Investigations in 1945

In September 1945, Australian Army officer Major Harold S Williams was sent to Tokyo to investigate POW matters. In a meeting the day after his arrival (28 September) with Huryo Joho Kyoku (Prisoner of War Information Bureau – PWIB), Williams received access to Japanese files which showed that the Montevideo Maru had been carrying Australian prisoners when it was sunk, and included a mimeographed 48-page nominal list in Katakana (Japanese phonetic script) of personnel on board. According to a report he sent back to Australia shortly after, on 6 January 1943 the Japanese Navy Department informed the PWIB of the sinking and forwarded the nominal list, which detailed 848 POWs and 208 civilians on board the Montevideo Maru. According to Williams, this list was ‘the only roll received from the Naval Commander of the Rabaul Base’ [MP727/1, GP25/293 ]. However, it is difficult to determine whether the original list was compiled by Japanese naval authorities at Rabaul or by Osaka Shosen Kaisha, the ship's owner.

Search for the original nominal list

Williams already had a list of missing personnel from Rabaul. Using this, while in Japan, he transliterated names on the list from Katakana back into English, and completed it after he returned to Australia. Some consider that the process of double translation may or should have raised doubts about the English translation’s accuracy. However, it was on the basis of this list that next of kin were identified and informed of deaths on the Montevideo Maru.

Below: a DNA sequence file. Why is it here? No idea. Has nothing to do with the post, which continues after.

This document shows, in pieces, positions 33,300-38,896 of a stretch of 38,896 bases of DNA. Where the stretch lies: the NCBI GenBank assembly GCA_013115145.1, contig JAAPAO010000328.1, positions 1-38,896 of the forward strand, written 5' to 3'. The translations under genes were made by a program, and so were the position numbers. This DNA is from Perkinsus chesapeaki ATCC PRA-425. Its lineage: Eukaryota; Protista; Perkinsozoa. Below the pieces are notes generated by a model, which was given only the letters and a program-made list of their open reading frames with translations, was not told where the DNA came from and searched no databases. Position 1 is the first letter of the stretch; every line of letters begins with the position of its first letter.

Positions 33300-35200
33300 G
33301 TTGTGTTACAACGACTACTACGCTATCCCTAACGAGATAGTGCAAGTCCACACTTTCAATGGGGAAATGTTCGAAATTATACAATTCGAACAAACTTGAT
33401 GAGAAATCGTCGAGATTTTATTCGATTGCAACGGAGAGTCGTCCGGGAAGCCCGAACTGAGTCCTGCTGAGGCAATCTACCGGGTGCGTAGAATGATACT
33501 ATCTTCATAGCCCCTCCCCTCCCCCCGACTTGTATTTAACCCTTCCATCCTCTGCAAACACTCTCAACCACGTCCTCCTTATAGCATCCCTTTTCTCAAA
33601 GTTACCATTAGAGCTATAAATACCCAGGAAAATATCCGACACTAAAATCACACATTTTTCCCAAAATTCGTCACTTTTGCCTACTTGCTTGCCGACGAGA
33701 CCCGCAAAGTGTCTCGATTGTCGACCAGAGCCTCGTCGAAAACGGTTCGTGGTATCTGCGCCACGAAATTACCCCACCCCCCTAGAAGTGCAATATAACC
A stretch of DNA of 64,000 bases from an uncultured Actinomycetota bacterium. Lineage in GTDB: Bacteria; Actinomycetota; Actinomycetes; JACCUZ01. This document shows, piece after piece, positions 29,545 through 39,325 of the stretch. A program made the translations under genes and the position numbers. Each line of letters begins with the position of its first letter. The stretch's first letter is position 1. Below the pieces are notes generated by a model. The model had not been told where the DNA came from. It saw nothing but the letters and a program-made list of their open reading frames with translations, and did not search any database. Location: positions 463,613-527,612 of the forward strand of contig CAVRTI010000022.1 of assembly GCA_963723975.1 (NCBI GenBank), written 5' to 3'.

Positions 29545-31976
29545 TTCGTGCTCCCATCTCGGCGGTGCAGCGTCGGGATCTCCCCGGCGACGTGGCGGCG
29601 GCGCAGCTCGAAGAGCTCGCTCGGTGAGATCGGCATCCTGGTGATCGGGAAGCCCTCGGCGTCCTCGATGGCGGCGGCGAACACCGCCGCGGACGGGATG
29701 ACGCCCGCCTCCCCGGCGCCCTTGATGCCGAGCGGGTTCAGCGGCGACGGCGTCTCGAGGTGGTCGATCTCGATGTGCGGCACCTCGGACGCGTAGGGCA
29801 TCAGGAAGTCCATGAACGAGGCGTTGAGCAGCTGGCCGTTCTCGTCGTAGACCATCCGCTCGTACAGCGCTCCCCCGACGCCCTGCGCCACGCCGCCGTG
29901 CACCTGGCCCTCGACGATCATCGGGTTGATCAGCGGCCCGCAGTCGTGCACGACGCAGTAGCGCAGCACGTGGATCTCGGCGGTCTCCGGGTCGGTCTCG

The current locations of both the original copy of the Katakana roll and the English translation are unclear, and that one or both have been lost has been suggested. Army official Brigadier David Mulhall told a parliamentary committee in November 2009 that 'the Katakana roll, which we believe to be the most reliable record of who was on the Montevideo Maru when it was sunk, ... has been searched for, for many years now'.

Origins of this nominal list

In early 2012, the government of Japan transferred to Australia a number of original records relating to Australian POWs.

Included was a document in two parts, one section typed in English, the other handwritten in a combination of Japanese scripts – Katakana (phonetic), Kanji and Hirakana. The list in Japanese scripts is titled 'A Name List of Prisoners of War and Internees who were lost on the Montevideo Maru'. In it are details of 1053 Australians and others (178 non-commissioned officers, 667 soldiers and 208 civilians) who died on the Montevideo Maru.

The English list contains the prisoners of war only. It details the name, rank and unit. Some also have their service number. This suggests that this part of the record was compiled by Major Williams, as the Japanese are unlikely to have had access to this information.

The Japanese list is on PWIB stationery, and details the prisoners of war as well as the civilian internees. The expert's translation of this document revealed that there are 209 civilians on the list, not 208 as stated at the front of the list, and which has been the figure historically quoted until now. This does not mean that another civilian has been discovered, only that the number historically used was never accurate.

Expert historical opinion considers that the lists recovered, translated and sent to Australia by Major Williams in 1945 are likely to have contained the same information as those transferred to Australia in 2012. On this basis, they are likely to be the most complete existing records of those on board the Montevideo Maru. However, as the Minister for Defence Personnel, the Hon Alan Griffin, stated in Parliament on 24 June 2010, 'there is no absolutely confirmed roll'.

Montevideo Maru listing

Montevideo Maru list

The list now in the Archives' collection is in two parts, one section in Japanese, the other in English.